Thought leaders from leading universities in Australia and overseas came together to tackle wicked problems using a consumer research perspective in a symposium at RMIT.
The School of Economics Finance and Marketing (EFM) recently hosted the inaugural Symposium for Wicked Problems in Consumer Research.
Wicked problems are issues in society that are particularly difficult to solve due to the problems being based on contradictory, incomplete or changing information – for example, climate change.
The symposium was sponsored by Association for Consumer Research (USA) and supported by the Journal of Social Marketing, offering six doctoral student travel stipends.
In his opening address, Professor Ian Palmer, Pro Vice-Chancellor and Vice-President, College of Business, said: “Wicked problems confront us every day.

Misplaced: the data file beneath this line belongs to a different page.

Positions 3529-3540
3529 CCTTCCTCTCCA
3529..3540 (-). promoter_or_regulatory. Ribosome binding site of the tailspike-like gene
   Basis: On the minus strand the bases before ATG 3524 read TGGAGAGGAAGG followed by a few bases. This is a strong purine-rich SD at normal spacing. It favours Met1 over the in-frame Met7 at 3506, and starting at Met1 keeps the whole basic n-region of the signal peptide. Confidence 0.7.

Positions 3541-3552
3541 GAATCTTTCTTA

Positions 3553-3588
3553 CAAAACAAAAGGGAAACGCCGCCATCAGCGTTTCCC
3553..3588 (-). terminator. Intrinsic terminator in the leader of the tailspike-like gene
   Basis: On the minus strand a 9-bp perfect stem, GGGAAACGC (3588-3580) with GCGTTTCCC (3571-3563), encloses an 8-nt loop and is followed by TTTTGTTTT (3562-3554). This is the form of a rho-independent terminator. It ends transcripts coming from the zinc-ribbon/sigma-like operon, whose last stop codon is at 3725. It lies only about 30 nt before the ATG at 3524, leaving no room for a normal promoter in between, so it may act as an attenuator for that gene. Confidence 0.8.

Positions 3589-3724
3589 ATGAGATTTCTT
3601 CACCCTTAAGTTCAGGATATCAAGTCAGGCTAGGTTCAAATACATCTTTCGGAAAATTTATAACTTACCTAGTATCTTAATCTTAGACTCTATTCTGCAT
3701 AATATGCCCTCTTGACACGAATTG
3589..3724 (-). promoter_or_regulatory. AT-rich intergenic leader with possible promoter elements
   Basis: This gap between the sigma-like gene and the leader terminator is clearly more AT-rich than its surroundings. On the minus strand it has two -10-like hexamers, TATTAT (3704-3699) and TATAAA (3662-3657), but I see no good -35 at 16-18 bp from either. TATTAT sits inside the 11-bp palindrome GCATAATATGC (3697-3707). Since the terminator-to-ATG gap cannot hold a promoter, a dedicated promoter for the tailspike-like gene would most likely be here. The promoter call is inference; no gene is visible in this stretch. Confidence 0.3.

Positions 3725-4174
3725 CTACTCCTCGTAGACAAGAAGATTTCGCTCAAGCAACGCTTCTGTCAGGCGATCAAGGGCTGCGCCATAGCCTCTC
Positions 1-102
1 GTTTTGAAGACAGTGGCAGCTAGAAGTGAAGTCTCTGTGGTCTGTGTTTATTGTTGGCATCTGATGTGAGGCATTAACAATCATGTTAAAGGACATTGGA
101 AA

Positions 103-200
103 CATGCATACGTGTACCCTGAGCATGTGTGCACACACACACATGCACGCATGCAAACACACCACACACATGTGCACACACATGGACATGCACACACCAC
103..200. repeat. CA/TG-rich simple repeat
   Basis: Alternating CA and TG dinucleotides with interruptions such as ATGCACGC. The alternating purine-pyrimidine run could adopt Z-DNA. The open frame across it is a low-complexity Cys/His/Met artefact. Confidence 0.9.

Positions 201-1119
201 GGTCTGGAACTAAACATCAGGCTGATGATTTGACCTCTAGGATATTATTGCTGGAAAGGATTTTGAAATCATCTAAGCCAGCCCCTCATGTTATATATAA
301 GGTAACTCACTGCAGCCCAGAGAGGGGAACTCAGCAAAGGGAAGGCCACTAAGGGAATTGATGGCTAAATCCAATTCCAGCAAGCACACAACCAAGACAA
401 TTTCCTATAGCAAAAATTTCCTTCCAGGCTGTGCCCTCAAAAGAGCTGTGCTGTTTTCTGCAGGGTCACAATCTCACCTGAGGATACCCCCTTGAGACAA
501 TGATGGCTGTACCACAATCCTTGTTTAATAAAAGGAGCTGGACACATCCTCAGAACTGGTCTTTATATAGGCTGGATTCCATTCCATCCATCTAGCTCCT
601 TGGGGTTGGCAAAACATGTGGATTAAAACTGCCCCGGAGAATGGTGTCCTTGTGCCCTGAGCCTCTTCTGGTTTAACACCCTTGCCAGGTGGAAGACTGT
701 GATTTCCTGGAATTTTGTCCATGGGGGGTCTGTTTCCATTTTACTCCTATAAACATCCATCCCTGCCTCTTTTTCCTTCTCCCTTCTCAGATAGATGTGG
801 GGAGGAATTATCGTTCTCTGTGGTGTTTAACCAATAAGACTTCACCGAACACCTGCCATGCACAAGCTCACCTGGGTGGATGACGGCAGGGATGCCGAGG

“The design of the symposium is fabulous, I was really taken by the creativeness of the way this symposium has been put together.
“No papers, but skill-sets that bring together people from around the world, collaboration around sharing of ideas on focusing on six different tracks, and each track will then produce a paper to be published in a special issue - this is a very innovative approach.”
The keynote speech, delivered by Professor Julie Ozanne from the University of Melbourne, made the point that the groups brought together by the symposium had the potential to come up with something that did not exist two days ago.
A plenary talk was delivered by Professor Jerome Williams, Provost, Rutgers University, on secrets of research collaboration.
Several experienced panellists spoke of how being prepared and listening to everyone else in their group in a dialogue leads to creating new knowledge.
Symposium co-chair Dr Kaleel Rahman said: “The dialogical symposium style offers greater flexibility in its delivery and also has been shown to be more successful in creating new research streams and research collaborations when compared to a standard presentation-based conference.”